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Are you interested in improving leadership in healthcare?

Join us at our Annual Leadership Seminar on Thursday 7 September 2017


The importance of effective leadership in healthcare has been emphasised by a number of authors over the course of several years and nursing leadership is pivotal to this given that nurses represent the largest discipline in healthcare.

Research on leadership has demonstrated a positive relationship with improved patient safety outcomes, healthy work environments; job satisfaction; lower turnover rates; and positive outcomes for organizations, patients, and health care providers.  While it is true that healthcare leaders face many challenges during the course of their work the need for improved leadership is a well-recognised fact.  Making leadership a priority at all levels of healthcare and a core outcome of every healthcare provider have been identified by authors such as Ahmed et al. (2015). 

Dr Elizabeth A. Curtis
Lead – Leadership Network Group

How is this to be achieved? 

Healthcare professionals are among some of the most talented and highly educated employees in this country and drawing on these talents and knowledge is essential to improving leadership and standards of care.  Staff must be able to fulfil their potential and given opportunities to advance their skills and knowledge.  Additionally and most importantly, leadership must involve everyone rather than just a few.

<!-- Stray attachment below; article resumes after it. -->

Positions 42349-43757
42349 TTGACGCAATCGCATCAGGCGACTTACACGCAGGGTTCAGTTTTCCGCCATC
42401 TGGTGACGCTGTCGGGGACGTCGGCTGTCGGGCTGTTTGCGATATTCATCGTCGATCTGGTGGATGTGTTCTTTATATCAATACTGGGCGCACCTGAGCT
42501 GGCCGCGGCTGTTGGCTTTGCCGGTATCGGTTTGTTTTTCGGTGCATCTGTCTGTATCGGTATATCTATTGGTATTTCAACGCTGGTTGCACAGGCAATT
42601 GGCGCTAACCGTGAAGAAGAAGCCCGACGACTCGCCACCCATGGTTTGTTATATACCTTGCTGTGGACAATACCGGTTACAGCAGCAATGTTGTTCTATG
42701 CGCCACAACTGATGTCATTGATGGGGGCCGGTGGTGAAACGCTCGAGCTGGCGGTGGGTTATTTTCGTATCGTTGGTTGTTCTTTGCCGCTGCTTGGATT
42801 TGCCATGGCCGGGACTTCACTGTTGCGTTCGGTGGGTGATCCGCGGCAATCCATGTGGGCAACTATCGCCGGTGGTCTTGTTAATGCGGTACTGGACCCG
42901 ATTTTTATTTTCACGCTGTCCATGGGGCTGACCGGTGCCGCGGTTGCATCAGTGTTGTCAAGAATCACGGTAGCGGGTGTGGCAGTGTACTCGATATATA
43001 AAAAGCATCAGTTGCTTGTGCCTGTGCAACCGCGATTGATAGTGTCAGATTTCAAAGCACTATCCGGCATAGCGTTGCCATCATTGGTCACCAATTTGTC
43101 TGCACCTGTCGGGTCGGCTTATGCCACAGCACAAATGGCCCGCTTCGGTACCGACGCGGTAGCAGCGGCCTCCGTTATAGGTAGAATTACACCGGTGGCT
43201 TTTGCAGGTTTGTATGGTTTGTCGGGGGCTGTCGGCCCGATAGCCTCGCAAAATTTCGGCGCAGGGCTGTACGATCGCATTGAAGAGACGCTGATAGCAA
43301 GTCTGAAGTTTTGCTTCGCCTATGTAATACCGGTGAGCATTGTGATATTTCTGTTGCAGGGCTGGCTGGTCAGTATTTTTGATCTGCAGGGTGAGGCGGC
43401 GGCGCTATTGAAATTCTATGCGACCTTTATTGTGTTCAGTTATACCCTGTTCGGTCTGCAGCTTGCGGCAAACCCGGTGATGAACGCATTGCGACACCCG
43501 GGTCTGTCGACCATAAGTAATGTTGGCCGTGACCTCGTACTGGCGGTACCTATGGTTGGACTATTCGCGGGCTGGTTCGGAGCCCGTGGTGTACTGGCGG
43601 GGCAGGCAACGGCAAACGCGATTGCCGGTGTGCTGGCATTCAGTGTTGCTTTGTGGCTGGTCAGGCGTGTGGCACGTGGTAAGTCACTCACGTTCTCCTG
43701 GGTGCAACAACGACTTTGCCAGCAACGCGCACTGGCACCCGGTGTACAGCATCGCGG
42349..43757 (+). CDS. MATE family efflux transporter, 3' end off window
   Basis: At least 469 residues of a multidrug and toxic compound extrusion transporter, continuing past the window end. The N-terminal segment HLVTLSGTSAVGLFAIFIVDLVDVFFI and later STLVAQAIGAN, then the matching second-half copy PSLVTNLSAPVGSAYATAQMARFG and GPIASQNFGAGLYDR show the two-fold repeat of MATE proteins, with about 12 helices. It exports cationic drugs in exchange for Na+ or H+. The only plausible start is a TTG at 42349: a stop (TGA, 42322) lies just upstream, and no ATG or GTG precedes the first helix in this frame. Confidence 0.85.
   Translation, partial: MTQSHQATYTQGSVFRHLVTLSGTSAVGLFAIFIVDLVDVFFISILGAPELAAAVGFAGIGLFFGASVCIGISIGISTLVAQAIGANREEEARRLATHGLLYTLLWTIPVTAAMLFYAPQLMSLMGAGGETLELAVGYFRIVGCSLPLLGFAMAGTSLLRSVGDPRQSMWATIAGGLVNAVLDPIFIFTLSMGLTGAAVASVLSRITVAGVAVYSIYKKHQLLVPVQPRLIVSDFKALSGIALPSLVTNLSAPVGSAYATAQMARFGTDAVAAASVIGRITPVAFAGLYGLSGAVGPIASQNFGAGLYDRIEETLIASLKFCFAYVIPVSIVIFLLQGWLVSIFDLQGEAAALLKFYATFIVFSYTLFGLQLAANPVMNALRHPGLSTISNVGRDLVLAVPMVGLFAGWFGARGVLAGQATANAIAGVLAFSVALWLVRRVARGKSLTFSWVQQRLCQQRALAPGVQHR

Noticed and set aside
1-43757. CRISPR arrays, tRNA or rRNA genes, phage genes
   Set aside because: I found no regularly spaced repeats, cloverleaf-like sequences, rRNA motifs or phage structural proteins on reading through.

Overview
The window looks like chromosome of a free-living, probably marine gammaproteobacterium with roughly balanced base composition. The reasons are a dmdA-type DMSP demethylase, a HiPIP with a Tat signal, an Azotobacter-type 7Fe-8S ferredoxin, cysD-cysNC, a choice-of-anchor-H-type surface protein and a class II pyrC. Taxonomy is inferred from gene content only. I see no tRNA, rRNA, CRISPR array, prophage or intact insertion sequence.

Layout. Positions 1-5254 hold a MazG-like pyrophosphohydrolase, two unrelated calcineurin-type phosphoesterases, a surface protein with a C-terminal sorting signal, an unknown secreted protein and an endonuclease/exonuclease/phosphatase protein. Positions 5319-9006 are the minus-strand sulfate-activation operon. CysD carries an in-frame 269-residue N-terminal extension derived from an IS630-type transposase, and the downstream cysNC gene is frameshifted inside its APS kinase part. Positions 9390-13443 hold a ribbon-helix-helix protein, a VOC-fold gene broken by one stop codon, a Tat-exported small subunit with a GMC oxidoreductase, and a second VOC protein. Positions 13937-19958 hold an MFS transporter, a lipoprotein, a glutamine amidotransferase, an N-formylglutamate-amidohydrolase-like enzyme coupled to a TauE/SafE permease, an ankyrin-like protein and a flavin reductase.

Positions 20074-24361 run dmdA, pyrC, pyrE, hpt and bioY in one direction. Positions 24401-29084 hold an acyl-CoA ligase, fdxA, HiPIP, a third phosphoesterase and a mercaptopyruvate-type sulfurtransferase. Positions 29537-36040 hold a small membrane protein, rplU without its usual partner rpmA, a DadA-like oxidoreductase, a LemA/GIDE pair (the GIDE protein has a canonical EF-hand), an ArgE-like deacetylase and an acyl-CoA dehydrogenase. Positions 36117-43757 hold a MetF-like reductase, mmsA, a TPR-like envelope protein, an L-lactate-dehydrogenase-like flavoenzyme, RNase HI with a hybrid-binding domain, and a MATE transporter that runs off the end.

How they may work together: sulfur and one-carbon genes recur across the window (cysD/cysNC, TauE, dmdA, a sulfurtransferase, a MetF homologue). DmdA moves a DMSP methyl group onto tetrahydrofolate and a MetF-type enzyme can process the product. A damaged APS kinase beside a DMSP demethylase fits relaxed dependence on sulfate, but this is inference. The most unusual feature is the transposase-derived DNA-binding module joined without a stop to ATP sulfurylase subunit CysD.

While it is essential to have effective leaders in key positions, the most productive type of leadership is distributive in nature. 

This form of leadership moves away from the attributes and behaviours of ‘the individual’ as leader to a perspective that embraces a collective process where many individuals have the opportunity to participate in leadership.  Moving away from leadership that centres on a single person (leader-centric view) is supported in the literature by authors such as by Chreim & MacNaughton (2016) and Benson & Blackman (2011).  These authors have been critical of research that examined leadership which emphasises individual leaders and the characteristics/features of leadership and have urged researchers to focus instead on distributed leadership and leadership practices. 

Calls for leadership to become a core element of professional training starting at undergraduate level would no doubt help to stem the traditional view of reserving leadership education for senior staff.  However, it is also necessary to provide further education and training for staff who have already qualified and are working in healthcare facilities. This leadership seminar is a useful way of getting this process started. 

The leadership seminar has been an annual event in the School’s calendar for the past eight years and once again I wish to invite you to join us on 7 September 2017 for a series of excellent presentations.